The top Digital Sport stories of 2015

AS Roma Crowdsource their website

In what will almost definitely prove to be a precedent for other professional sports clubs moving forward, AS Roma took to the social media platform Reddit back in October to crowdsource ideas for the team’s new digital platforms. In what was a complete redesign, they took ideas on every feature from live score formats on the website to video offerings and galleries.

AS roma 1

With the innovative process allowing anybody to get involved by sharing their opinion whether they were an AS Roma fan or just a hobby web-designer, it’s paved a way for professional teams to directly engage with their fans and build platforms around features that the fans want.

Expect to see this happen a lot more as professional sports teams compete against each other to provide their fans with the best content in the most creative way possible.


The VR battle heats up

The arrival and the rapid development of Virtual Reality has taken the digital sport world by storm. The “VR race” of sorts has seemingly been whittled down to two main competitors, each with their own unique tech behind them. Google, YouTube and GoPro have all teamed up to deliver the first kind of VR technology which is currently accessible to almost anyone on the planet.

Usable by just a smartphone and “Google Cardboard”, it seems to be an entree of sorts for the VR enthusiasts with Google potentially looking to release more of a long term VR engine in 2016 to rival that of Samsung and Facebook.

GoPro Spherical: Tahiti Surf VR

Anthony Walsh and Matahi Drollet bring us inside some of the biggest barrels Tahiti has to offer in full 360°.For the most immersive experience, click and drag on your desktop, or move your iOS device in any direction.

Posted by GoPro on Thursday, 12 November 2015

However Samsung can be considered as the organisation ahead of the rest in the VR race despite the Gear VR Powered by Oculus being a little bit more rare. The product, created with Virtual Reality company Oculus is by far and away the most advanced technology that exists currently in VR and has, in the second half of 2015 with the emergence of Google’s 360 Video, really made it’s move in the sports market.

With professional sports competitions signing on to broadcast in VR in 2016 along with organisations like the NBA and teams like the Golden State Warriors already utilising the technology regularly, it’s going to soar next year.


Nike’s brand dominance

If retaining its status as the no.1 sports apparel brand in the US for 2015 wasn’t enough (considering Adidas’ slip behind Under Armor to number three in the sports apparel brand race), they’ve gone from strength to strength in the second half of the year with great campaign after great campaign. The golden rule of digital marketing is to give love in order to receive love and they have done exactly that by spending big on their campaigns.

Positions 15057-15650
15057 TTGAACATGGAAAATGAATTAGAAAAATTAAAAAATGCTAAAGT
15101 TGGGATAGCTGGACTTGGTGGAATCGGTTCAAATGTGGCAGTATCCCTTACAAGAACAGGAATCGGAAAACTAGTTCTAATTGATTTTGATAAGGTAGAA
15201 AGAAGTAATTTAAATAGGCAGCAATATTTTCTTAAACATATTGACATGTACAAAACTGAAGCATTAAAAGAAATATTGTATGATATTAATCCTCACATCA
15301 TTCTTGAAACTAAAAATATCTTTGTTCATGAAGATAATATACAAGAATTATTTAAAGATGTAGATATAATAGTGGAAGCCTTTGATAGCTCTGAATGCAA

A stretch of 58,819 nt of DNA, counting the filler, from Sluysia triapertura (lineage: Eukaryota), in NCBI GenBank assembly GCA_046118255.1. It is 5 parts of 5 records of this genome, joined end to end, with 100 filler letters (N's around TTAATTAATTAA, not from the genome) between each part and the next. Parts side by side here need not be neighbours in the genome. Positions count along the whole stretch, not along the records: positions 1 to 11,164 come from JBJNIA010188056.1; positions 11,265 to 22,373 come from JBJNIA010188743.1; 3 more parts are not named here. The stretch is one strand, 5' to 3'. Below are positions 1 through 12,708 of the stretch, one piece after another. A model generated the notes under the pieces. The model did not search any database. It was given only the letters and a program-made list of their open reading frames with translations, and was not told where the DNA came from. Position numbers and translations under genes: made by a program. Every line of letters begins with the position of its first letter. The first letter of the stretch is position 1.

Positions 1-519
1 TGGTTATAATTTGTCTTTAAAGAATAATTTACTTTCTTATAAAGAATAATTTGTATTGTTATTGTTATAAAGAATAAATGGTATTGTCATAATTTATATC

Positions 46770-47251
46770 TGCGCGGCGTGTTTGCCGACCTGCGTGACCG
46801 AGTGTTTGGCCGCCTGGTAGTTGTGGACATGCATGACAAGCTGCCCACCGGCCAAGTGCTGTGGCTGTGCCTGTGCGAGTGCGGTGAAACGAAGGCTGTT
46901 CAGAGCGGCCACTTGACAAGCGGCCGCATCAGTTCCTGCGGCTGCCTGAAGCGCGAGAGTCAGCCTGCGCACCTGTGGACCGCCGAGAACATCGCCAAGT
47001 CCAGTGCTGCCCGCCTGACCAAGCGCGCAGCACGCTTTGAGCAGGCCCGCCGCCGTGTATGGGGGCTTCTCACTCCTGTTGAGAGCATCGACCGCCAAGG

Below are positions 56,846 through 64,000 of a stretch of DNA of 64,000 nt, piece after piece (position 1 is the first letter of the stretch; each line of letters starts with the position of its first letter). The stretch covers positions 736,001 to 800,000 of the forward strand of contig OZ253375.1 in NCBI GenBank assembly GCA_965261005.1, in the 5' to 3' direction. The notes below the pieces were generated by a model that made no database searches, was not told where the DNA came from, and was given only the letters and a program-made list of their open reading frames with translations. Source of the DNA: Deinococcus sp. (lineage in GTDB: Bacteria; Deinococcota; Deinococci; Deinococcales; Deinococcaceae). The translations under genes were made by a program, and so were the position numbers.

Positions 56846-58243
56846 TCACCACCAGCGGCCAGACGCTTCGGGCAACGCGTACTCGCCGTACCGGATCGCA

From it’s “Bring Your Game” campaign and signing LeBron James on a lifetime sponsorship deal to launching a shoe via one of the most popular video games in the world, Nike has blown its competition away with its innovative and forward thinking.


In addition to its endeavour to find new ways to reach new audiences, the buzz around the retirement of one of it’s longest ever sponsored athletes in Kobe Bryant means that Nike will likely stay at the top of the tree in 2016.


Official Rights Holders lose out at the 2015 Rugby World Cup

You don’t have to work in the digital sport world to recognise that the sponsors of the England Rugby team would have likely recorded significant losses during the Rugby World Cup after they were eliminated from the tournament after just 16 days.

However, more interestingly, the official rights holders of the tournament itself were rather undone by numerous brands employing well targeted and well implemented ambush marketing tactics. With the likes of Mastercard suffering from embarrassments like the man of the match debacle that occurred in the England Australia game, companies and brands not aligned specifically with the tournament wholly capitalised ie; Guinness and Beats by Dre.



2015 has seemingly been the year of the wearable with the technology getting more advanced and smaller with new start-up company. If you haven’t seen it all in 2015 then you’ve likely missed a lot. From ingestibles that analyse how players regulate their own body temperature and mouthguards that track an athelete’s circulation, respiration, exertion and hydration to shoelace wearables, tracking technology gets smaller and weirder and this is a trend that will likely continue well into 2016.


About author

Matt Tewhatu
Matt Tewhatu 155 posts

Matt is the editor of Digital Sport and Chief of Snack Media's rugby division and has a journalistic background both here in UK, Australia and in his native New Zealand. Follow him on Twitter @mtewhatu

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